Two of the big three console manufacturers aren't likely to adopt micro transactions anytime soon, and are missing out on a market that has changed the games business in social, PC and mobile markets.
That's according to highly-regarded consultancy Games Investor Consulting, which said that Nintendo's social plans are a "dead end", Microsoft is busy knocking back ideas for freemium content and itís only Sony that has opened up to the micro transaction space.
"It's a pretty distant horizon, sadly, apart from one of the platforms" said Rick Gibson, speaking at the Game Horizon conference in Newcastle today.
When you can monetise that user base, that core male demographic, you're looking at somewhere between $20 and $30 of average revenue per paying user
Rick Gibson, Games Investor Consulting
"There are good reasons but I'm going to throw some easy brickbats at people like Nintendo. While they talk about social and how their platforms are going to be improved in the online front it's probably a dead end and Iwata-san has very clearly 'no freemium' on our platform."
"Although micro transactions do exist in a very limited form on Microsoft [Xbox 360] there's certainly great resistance to freemium," he added. "We've seen several announcements that have been countermanded by senior management."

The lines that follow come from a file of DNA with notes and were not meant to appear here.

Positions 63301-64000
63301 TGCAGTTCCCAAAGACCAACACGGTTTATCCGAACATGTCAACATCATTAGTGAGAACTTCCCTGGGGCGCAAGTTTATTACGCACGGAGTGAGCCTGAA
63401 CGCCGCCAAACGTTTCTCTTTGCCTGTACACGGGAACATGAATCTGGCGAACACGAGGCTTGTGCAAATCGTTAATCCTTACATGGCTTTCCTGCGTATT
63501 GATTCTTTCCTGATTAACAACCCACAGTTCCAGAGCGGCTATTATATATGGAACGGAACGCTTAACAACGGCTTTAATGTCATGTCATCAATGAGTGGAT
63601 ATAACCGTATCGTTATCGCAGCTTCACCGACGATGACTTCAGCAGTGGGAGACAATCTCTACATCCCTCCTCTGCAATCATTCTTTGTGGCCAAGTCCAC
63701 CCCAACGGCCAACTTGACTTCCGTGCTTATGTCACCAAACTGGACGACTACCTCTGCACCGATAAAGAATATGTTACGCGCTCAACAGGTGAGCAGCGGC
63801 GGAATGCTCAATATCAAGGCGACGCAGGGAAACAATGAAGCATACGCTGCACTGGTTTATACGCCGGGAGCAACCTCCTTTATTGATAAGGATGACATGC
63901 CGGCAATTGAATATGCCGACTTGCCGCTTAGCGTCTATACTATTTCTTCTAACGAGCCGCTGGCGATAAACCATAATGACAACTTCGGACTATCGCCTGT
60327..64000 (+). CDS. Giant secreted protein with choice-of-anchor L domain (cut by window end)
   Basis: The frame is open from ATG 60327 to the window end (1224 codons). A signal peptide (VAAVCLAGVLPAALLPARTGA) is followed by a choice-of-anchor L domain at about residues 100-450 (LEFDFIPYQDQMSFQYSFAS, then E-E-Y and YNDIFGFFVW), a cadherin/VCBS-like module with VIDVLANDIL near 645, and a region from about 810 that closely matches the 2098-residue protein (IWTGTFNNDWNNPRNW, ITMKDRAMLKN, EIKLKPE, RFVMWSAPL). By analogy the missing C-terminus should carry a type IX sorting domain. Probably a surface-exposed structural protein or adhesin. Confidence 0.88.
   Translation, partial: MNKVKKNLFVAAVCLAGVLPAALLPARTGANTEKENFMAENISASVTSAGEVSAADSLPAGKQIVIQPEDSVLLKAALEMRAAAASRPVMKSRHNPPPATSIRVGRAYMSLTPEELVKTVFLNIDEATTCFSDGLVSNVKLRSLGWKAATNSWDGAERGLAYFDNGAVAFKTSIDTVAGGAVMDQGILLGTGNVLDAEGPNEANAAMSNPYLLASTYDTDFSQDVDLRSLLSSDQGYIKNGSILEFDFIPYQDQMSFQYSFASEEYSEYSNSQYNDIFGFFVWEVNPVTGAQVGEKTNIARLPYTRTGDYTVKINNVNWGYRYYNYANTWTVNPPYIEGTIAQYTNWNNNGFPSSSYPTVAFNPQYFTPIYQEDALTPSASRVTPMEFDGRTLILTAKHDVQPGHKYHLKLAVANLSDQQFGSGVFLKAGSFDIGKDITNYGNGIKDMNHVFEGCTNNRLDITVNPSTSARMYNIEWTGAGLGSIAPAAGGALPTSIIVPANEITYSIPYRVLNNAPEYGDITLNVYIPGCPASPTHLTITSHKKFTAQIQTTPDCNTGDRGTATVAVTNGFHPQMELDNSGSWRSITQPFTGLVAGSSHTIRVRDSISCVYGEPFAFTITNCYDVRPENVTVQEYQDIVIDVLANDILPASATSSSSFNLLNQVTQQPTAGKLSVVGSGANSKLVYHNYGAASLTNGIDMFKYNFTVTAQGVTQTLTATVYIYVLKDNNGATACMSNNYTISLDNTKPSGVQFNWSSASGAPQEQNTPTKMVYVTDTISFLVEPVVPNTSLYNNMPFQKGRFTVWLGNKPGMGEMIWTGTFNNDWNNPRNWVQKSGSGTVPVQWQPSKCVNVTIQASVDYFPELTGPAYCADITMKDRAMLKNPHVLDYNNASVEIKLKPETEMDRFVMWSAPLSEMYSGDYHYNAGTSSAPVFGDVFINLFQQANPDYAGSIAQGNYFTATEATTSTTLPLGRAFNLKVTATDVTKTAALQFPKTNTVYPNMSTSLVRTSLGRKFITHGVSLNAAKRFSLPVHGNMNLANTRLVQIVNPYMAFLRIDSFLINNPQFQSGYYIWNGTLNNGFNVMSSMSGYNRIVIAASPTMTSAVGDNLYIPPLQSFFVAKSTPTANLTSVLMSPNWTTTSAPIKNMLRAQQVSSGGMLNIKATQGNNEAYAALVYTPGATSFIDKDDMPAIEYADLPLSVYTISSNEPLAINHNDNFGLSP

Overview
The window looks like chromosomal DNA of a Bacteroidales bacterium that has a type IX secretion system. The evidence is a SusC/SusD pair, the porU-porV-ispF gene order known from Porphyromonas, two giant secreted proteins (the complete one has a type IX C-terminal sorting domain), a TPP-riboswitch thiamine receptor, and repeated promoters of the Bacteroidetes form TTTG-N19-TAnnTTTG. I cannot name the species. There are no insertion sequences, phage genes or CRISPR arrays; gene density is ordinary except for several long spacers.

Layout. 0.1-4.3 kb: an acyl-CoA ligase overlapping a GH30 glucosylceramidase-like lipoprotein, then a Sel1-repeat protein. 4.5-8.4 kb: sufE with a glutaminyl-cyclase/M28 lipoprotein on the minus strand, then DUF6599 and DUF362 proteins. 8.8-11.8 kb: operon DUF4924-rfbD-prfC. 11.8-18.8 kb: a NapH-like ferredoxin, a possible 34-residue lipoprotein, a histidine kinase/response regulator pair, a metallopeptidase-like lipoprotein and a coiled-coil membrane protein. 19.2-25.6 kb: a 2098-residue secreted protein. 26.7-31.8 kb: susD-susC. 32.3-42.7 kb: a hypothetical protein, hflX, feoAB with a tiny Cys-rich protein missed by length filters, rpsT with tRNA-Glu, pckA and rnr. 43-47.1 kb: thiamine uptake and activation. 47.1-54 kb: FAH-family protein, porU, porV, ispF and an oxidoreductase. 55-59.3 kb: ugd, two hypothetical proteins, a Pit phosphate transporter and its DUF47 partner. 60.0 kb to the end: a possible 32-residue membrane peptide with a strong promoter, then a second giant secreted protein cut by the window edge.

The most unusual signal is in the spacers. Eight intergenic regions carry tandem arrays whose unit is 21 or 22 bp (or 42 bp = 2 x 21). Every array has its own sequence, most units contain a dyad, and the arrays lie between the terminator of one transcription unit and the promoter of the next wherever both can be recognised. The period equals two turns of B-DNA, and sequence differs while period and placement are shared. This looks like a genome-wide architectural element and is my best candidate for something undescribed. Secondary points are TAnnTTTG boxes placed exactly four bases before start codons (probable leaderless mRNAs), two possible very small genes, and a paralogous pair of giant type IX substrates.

Leading console micro transactions is Sony, said Gibson, with 100 developers working on content and services for Home, for an audience of 20 million users. He also pointed to CCP's forthcoming Dust 514 which will be add micro transactions on top of the release for PlayStation 3.
"The pathfinder in all of this is Sony. Home is the first commercially viable hub on console," commented Gibson. "You can use micro transactions to pay for goods and services around games and non-games and branded items."
With the games market not likely to reach peaks previously seen for sales of boxed product, format holders are missing out on a potentially huge untapped market.
"There are good and bad reasons why the consoles haven't yet adopted freemium or micro transactions and there is clearly a vast and largely untapped audience waiting to play games and buy them in a different way."
"Xbox Live Arcade has a network that typically converts ten times as many players to payers," he detailed. "And when they start to spend, they spend heavily. That same demographic is spending very heavily on PC. 65 per cent of MMOGs live in the West today rely on micro transactions. When you can monetise that user base, that core male demographic, you're looking at somewhere between $20 and $30 of average revenue per paying user. For some reason it's not actually being exploited on consoles."
He added: "Peak oil is the point in global oil production where it reaches the crest and goes into terminal decline. Now, I'm not suggesting that we've reached peak console in terms of a terminal decline, but certainly it's unlikely that the boxed industry is ever going to reach the same heights that it has before. We think micro transactions are increasingly attractive to a vast chunk of users."